A man working from home whilst holding is baby daughter in one hand and trying to speak on the phone in the other hand.

4 ways to have a more healthy work life balance

Sometimes it feels impossible to find a good work life balance.

Most people have to juggle work, commuting, family responsibilities and much more.

And then there is the added pressure that many of feel to do meaningful things with our spare time, from exercise classes to adult education to keeping up with the latest binge worthy TV series.

It can feel hard to keep up with modern life and it is all too easy to burn out.

So how can we remedy this and strike a more healthy work life balance?

What do we mean by work life balance?

There has been much written about the pervasive way our work life has crept into our home lives over the past couple of decades.

Whereas people used to be able to punch the clock at the end of the working day and not think about their job until the next morning, today’s work is much less well defined.

Even before the recent pandemic, which has seen many more people working from home, work has been creeping into our home lives, thanks to our ever-expanding access to technology.

Whether it is getting emails or texts from bosses on your personal phone over the weekend, or being social media “friends” with colleagues in the evenings, it can feel impossible to switch off completely.

And this has led to a decline in mental health1.

Symptoms of a poor work life balance

The Mental Health Foundation identifies the following as signs or symptoms of an unhealthy work life balance:

  • Irritability
  • Depression
  • Unhappiness about the amount of time spent at work
  • Neglecting other parts of your life, like relationships, personal development, and physical or mental health
  • Excessive worrying about work2
Not sure if you are experiencing a good work life balance? Read Could you be stressed without realising? on the Health Hub.

Importance of work life balance

On the other hand, those with who find a good equilibrium have identified various work life balance benefits, including fewer health problems and burnouts and better motivation and engagement while at work3.

Conversely, it stands to reason that cultivating healthy working lives has the potential to improve relationships, mental health and overall happiness.

The aim: Life balance

There are different camps when it comes to whether there is such a thing as a “perfect” work and life balance.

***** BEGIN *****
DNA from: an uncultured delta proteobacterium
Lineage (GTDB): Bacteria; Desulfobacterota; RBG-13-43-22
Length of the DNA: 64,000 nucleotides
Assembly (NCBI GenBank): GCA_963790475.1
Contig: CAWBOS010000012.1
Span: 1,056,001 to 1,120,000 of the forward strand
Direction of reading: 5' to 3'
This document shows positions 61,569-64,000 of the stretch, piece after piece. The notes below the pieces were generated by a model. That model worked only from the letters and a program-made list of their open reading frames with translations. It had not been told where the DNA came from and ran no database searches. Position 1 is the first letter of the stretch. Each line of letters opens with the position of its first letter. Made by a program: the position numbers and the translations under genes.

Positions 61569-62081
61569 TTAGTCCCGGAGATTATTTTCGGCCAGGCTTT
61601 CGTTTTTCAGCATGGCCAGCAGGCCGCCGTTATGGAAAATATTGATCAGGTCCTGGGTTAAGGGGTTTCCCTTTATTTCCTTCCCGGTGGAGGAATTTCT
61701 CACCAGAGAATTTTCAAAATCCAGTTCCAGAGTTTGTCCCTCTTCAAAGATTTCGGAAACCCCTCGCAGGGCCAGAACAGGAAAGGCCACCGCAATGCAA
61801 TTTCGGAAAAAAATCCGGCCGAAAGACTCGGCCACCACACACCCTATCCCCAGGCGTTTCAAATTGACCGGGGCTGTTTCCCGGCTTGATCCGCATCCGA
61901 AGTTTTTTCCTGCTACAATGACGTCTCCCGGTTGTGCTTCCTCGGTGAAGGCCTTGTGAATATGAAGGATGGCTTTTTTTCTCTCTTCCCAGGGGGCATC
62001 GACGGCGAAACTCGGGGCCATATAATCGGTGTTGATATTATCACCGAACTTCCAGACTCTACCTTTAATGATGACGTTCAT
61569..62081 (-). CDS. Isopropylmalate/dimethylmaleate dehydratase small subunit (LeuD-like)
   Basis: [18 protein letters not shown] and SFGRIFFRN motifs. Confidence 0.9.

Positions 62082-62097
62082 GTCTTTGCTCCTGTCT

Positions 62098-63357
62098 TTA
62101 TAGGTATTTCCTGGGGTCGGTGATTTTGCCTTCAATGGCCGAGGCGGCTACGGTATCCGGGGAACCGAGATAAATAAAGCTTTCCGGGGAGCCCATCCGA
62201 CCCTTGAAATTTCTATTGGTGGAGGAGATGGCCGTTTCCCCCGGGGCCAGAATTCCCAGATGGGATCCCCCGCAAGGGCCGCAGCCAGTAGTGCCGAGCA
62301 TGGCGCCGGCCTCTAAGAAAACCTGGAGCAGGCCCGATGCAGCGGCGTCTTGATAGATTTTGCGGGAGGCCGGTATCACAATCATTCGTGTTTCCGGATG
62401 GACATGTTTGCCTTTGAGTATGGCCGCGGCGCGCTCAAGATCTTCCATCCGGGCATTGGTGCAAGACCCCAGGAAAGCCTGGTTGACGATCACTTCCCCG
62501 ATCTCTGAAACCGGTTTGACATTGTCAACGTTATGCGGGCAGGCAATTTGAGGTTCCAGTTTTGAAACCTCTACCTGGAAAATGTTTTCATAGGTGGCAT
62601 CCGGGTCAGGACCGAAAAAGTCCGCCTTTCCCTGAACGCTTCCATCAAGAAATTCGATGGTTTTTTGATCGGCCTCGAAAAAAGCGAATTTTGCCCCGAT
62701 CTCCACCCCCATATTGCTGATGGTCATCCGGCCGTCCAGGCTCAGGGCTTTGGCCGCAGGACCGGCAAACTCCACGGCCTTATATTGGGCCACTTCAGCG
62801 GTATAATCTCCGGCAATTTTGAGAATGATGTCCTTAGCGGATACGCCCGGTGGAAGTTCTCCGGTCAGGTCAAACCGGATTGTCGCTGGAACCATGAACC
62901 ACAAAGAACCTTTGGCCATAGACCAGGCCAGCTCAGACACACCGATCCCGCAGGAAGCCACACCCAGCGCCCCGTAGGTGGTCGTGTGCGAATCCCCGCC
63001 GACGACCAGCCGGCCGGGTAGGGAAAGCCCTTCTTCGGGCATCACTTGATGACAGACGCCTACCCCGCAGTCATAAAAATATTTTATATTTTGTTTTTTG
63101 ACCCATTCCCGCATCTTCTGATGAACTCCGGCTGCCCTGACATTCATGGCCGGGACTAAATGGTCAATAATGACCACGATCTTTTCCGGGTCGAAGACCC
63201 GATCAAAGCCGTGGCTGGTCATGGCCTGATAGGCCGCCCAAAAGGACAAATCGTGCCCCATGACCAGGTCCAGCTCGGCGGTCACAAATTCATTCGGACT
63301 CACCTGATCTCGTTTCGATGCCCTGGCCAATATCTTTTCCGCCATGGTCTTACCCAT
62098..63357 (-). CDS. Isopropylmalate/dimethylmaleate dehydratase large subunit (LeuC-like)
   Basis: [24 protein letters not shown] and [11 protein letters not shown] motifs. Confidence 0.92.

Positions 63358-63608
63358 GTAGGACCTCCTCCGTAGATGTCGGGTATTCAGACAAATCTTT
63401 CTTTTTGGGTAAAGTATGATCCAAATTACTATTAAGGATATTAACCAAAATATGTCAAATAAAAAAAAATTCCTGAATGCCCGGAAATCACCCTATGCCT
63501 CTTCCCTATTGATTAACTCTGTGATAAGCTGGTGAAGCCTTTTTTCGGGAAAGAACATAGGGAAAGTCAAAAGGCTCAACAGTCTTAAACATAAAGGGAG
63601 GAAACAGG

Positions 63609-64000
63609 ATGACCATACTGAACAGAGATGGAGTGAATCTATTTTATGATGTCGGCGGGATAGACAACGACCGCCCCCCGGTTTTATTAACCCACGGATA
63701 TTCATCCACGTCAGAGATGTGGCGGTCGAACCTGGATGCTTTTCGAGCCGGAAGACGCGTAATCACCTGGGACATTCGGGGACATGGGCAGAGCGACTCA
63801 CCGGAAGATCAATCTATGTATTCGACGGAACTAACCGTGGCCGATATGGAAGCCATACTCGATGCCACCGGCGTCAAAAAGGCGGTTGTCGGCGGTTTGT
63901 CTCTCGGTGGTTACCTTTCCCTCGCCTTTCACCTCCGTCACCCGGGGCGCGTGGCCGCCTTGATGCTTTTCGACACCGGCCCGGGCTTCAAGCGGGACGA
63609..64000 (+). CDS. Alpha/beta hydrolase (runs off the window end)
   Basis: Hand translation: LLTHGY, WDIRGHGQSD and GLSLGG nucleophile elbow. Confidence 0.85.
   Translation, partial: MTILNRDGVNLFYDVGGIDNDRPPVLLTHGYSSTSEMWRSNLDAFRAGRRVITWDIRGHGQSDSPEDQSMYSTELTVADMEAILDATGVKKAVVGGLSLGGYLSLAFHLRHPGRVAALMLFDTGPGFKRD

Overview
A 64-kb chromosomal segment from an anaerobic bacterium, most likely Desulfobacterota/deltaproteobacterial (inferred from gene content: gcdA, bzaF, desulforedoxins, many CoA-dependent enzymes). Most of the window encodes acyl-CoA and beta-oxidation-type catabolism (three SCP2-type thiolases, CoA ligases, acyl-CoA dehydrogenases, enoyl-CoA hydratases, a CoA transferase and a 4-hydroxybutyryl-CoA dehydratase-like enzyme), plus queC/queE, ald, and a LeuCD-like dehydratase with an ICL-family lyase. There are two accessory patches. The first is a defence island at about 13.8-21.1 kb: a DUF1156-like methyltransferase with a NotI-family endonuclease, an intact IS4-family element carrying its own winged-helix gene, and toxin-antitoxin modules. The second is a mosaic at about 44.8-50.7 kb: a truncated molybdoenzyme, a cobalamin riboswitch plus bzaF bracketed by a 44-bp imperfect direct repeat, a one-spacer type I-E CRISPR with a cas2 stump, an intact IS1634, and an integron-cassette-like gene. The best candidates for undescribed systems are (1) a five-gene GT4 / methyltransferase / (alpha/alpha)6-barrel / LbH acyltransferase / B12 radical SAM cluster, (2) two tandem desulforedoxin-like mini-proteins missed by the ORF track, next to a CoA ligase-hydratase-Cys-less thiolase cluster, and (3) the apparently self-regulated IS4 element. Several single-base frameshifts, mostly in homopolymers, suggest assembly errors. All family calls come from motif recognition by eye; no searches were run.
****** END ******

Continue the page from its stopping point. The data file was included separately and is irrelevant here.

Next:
The School of Life, set up by philosopher Alain de Boitton, advises that “There is no such thing as work-life balance. Everything worth fighting for unbalances your life.”4

On the other hand, many argue that any work balance must come as part of a wider life balance.

Many teachers, coaches, leadership programmes and counsellors use the Wheel of Life as a tool to identify areas that might be lacking5.

The idea is to achieve a good balance for you in the aspects of life that are important to you.

These tend to be areas such as:

  • Family and friends
  • Partners and significant others
  • Careers
  • Finances
  • Health
  • Physical environment or your home
  • Fun/recreation/leisure time
  • Personal growth/self-development

The best work life balance tips

There are hundreds of possible ways to reduce stress from work and improve your work life balance (the Mental Health Foundation alone offers 101 of them in a publication they have made on stress6!). Here are some of our favourites, which can work for almost anyone7:

1.      Leave work at work

This is all about setting boundaries.

Whether you disconnect your phone from your work email so you cannot get them at home or make it clear in your email signature that you keep to certain working hours, find time to be totally free from work. And make sure your colleagues know about it.

2.      Evaluate your habits

Look at your life with honesty (making a wheel of life is a great start) and think about what you could change if you were able.

The likelihood is that some of them are achievable already if you are willing to change your habits.

For example, if you are finding it hard to fit in time to exercise, could you work in a walk or run to work (or part-way)?

Many people do not realise that their diet might be exacerbating their stress levels.

Check out the article, Is your diet making your stress worse? on the Health Hub.

3.      Ditch perfectionism

Many of the best bosses are those who are able to delegate and accept that something has got to give in order to get the most out of work and home life.

If you cannot make perfectly balanced home cooked meals every night, let it go.

If your bed is not made or you start choosing no-crease fabrics so you do not need to iron, who cares?

Similarly, at work, substance is usually valued over style, so stop fixating on how to make the perfect PowerPoint presentation, and focus on how to best get your point across.

4.      Make time to stop and breathe

Whether you turn off your phone, learn to meditate, or simply go on a website like Do Nothing for 2 Minutes8 a couple of times a day, make sure to make time to be with yourself with no distractions.

Focusing on your breathing is especially grounding and can help break cycles of anxiety, stress or worry by adding perspective.

Looking for more tips? The article Try these instant stress busters on the Health Hub has lots more helpful suggestions.

Last Updated: 28th October 2020

Mental HealthMind & BodyStress